He crouched before her, slid the knife under her chin. Katie went still as ice.
“I’m beginning to wonder what other hiding places you have.”
“You’ve already searched me,” she said, barely daring to move her mouth. “I have nothing left of value.”
“Oh, I already know differently.” He leered as his gaze fell to her breasts.
Katie had no idea how or with what, but if he tried to force himself upon her she’d fight with everything she had. Being stabbed would be preferable to what gleamed in his eyes.
“Sorry to disappoint,” he said.
He eased the knife from her flesh, rose to his full height.
Katie’s body shuddered. It was all right. It was going to be fine. In a few days she’d look back on this as another adventure. She hugged her legs close, pressed her forehead to her raised knees and drew deep breaths. Well, perhaps it would take longer than a few days.
The jingle of harnesses drew her attention and she raised her head. The outlaws were at the front of the stagecoach. The leader climbed on his waiting horse while the others unharnessed the team. They wouldn’t—they couldn’t—Katie looked to her other passengers and knew by their pinched mouths that she’d assumed correctly. Added to everything else the bandits had already stolen, they were also going to take the horses.
Yet even without horses, it was a relief to see the bandits ride off in a cloud of dust.
“Goddamn thieves,” the driver cussed.
Hands on his hips, he kicked one of the coach’s wheels, then turned in the direction they’d been heading. If anyone knew how far the next town was, he did. Katie scrambled to her feet, hurried to his side. Please don’t let it be too far.
“About five miles. It’s why I was hurryin’. I was hoping we could outrun them before they caught up.”
Five miles. She could walk that. They all could. Shielding her eyes with one hand, she looked up, judged the sun’s position. They had lots of time. One of the many things she found herself in awe of in the west was how long the days were.
“If we start out soon, we’ll be there by supper,” he said.
Supper. Food. Water. Katie’s mouth salivated.
“Everyone,” the driver called out, “Chico is less than five miles. Gather what you can carry and we’ll walk. Another coach isn’t scheduled to pass through here until tomorrow and I don’t know about you people, but I’ve had my fill of outlaws for one day.”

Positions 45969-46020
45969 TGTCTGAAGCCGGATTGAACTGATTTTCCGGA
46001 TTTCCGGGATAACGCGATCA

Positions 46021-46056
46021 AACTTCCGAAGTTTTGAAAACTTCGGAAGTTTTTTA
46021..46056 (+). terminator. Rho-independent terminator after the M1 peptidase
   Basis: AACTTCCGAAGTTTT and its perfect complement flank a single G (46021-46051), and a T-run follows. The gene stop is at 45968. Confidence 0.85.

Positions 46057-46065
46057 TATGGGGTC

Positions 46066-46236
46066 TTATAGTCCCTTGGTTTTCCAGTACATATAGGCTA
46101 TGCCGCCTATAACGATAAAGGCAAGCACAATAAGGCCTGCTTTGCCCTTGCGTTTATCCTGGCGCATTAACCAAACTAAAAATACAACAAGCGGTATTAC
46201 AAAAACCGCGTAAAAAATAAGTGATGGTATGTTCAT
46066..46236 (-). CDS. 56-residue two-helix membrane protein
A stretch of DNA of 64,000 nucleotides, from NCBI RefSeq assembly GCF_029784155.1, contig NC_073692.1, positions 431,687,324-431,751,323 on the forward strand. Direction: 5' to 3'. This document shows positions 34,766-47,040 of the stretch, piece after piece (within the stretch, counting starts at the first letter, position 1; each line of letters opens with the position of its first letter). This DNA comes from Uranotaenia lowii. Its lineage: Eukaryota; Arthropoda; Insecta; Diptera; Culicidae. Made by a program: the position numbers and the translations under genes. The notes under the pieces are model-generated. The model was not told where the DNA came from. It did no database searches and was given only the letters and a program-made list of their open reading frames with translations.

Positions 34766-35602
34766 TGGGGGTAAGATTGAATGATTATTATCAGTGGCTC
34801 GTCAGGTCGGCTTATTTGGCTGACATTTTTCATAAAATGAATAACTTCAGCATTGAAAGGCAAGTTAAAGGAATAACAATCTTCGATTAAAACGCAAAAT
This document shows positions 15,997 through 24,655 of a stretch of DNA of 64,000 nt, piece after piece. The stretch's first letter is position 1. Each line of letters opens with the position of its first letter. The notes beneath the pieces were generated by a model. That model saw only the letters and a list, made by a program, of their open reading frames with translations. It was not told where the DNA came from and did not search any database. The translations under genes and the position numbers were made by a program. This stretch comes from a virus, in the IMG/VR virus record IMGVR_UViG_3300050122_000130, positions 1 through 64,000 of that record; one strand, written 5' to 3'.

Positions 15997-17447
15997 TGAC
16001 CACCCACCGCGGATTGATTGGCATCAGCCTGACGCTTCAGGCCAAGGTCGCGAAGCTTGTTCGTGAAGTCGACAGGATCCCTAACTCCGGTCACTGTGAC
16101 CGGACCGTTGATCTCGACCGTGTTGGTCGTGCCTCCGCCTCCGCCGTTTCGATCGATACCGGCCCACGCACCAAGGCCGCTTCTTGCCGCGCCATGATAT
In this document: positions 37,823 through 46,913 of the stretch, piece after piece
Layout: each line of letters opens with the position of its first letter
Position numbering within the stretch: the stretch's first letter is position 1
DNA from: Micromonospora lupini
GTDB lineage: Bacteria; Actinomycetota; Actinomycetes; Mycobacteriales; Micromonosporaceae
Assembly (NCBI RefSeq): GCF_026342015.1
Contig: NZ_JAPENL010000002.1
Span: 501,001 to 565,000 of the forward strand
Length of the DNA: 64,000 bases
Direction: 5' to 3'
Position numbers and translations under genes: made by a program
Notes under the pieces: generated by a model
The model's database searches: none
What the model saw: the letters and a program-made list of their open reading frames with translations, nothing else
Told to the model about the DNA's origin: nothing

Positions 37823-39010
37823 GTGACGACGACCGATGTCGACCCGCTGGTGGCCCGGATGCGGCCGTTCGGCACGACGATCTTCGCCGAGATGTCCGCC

Oh, heavens, yes. Without any of the same care she’d given to packing in Pennsylvania, Katie did little more than shake out the dust before gathering her clothes and shoving them into the bag. Reaching for a bonnet, she grimaced. She hated bonnets. Katie was happiest when she let her red, curly hair fall free down her back. In the coach she hadn’t bothered with a hat but if they had five miles to walk, she needed the protection on her face or she’d be red as a tomato long before Chico.
Tying it under her chin—and already feeling confined by it—Katie finished stuffing her things back in her bag.
Behind her the salesman groaned as he started to come to.
“Just when I was hoping we could leave him behind,” the prospector mumbled.
Figuring if he was coming to on his own, he’d be fine, Katie stuffed her handbag into her carpetbag and headed to the coach where the driver awaited, his own bag ready at his feet. She was the first to join him. He glanced at her, tipped his head.
“You kept your head with those outlaws. Not very many women would have in your shoes.”
His glance drifted to the mother who wept along with her daughter while her husband and son gathered their belongings.
“I may have appeared calm,” she said, “but I was mighty scared on the inside.”
“You wouldn’t be human if you weren’t scared, but you done good. You headin’ to visit family?”
“My sister. She lives near Marietta.”
“I imagine when she hears about this she’ll be of the same mind as I am.”
Katie hoped so, but she wasn’t near as certain as the driver seemed.
She’d wanted to make a good impression on Jillian, but the chances of accomplishing that dwindled at every turn. She’d lost her chaperone in Indiana, something Jillian was sure to take exception to. While Katie couldn’t have possibly known she’d be robbed, and despite having taken precautions against such a possibility, she was nonetheless nearly penniless. The little money the outlaw hadn’t found sewn into her bustle wouldn’t buy much more than a meal or two and since there wasn’t another stage going through until tomorrow, she’d also be a day late arriving.
It wasn’t a promising beginning but Jillian wasn’t unreasonable. Surely she’d see these events were—with the exception of losing her chaperone—out of Katie’s hands. Now all Katie had to do was reach Chico, get through the night, and take the coach to Marietta in the morning.
As long as there were no other mishaps, everything would be fine.
End of Excerpt